Social media have declared war on fake news. The first â€œcasualtiesâ€ in this area have already fallen.
In addition to many different developments in regard to misinformation, three important trends have clearly emerged in the week behind us and are certain to leave a mark in the coming months as well.
First and foremost, the initial spats between global political players on who created the new coronavirus, how and for what reason have been escalating.
In addition to the governments of the countries involved, intelligence services, and even renowned scientists are taking part in the game, which is why we anticipate a flood of “news and analyses”.
Of course, the key event that will be taken as the reference point for events in this field, too, are the US presidential elections to be held this year.
Elections are also expected in most of the countries in the Western Balkans region. Once the “political” campaigns centred around the axis pandemic â€“ elections â€“ infodemic begin, we believe that everything we have read so far in the field of misinformation will appear ridiculous in comparison.
Another important trend is the involvement of influencers and celebrities in misinformation campaigns and campaigns designed to spread conspiracy theories.
After musician Vlado Georgijev, tennis champion Novak ÄokoviÄ‡ joined in the spreading of conspiracy theories. Like many times before, he used his sporting influence to spread messages that are, at the very least, controversial.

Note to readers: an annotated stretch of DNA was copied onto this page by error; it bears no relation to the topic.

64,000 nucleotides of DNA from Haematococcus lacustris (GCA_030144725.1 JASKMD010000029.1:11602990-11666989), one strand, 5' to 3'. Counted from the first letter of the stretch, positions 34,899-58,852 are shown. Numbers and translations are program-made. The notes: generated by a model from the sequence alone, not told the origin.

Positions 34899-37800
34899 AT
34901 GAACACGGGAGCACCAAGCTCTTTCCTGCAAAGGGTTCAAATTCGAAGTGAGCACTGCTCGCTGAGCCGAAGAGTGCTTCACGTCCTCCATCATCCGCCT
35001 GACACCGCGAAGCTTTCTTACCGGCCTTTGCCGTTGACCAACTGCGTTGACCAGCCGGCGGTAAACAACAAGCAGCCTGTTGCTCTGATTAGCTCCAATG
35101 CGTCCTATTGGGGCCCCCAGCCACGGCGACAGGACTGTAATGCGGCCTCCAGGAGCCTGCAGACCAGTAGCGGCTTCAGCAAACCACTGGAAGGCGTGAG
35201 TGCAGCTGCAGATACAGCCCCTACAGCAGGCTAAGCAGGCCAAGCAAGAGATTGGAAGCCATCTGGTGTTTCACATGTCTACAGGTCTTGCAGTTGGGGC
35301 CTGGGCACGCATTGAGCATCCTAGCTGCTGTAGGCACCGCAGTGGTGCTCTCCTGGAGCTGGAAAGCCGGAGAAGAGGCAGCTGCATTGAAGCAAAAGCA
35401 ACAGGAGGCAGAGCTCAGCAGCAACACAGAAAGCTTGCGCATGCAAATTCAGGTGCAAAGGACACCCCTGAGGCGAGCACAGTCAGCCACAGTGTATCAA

His “expertise” on the (as yet) non-existent vaccine against the COVID-19 has provoked numerous reactions and disagreements from the more enlightened parts of worldwide audience. However, the most striking comment on ÄokoviÄ‡â€™s analysis was made by Serbian epidemiologist Predrag Kon, who advised the tennis player to avoid talking about the topic. After that, ÄokoviÄ‡ “revised” his stance, and said he would consider a future vaccine with an open mind.
Celebrated Russian tennis player Marat Safin also used his influence to spread bizarre conspiracy theories about the emergence of the new coronavirus, Bill Gatesâ€™s role, human microchipping and the impact of 5G technologies.
This trend was also joined in a way by one of the â€œÅ abac Aliensâ€, considered by many the greatest handball player in the world of his time.
The one who, together with BaÅ¡iÄ‡, IsakoviÄ‡, Portner, CvetkoviÄ‡, Mrkonja and others, created European trends, and with the SFRY national team, global ones, too. His career as a coach did not fall short either. I have no right to advise anyone on how to behave, but I hope that the great Master will stop at this, and continue to do what he does best and what makes him unique in the world.
There are many more, of course: POTUS with his, as later stated, “sarcastic” proposals for injecting people with disinfectants, or CEO and founder of the Pink Media Group Å½eljko MitroviÄ‡ who “invented the revolutionary method” of treating COVID-19 by blood ozone therapy… The list of “experts” goes on and on.
Finally, there is the third trend. And some good news. Social networks have finally taken the initiative and reacted in the right way â€“ the removal of bogus news by Facebook, YouTube, Twitter, and Instagram is increasing.
One of the first local â€œvictimsâ€ of this more-than-justified intervention was the influencer and CEO of the â€œNovak ÄokoviÄ‡ Foundationâ€ Jelena ÄokoviÄ‡. Instagram flagged as fake news and removed her video post which contained misinformation and spread conspiracy theories that Raskrinkavanje.me had previously dealt with.
Dear citizens, keep reading carefully! Especially if someone tells you that, deep at the bottom of the Montenegrin sea, there lies a sponge that could potentially cure COVID-19. Ask yourself at least if said sponge might also be found somewhere else, and if and how our sea is separated from the Croatian, Bosnian, Slovenian, Italian or Albanian ones, i.e. from the Adriatic Sea.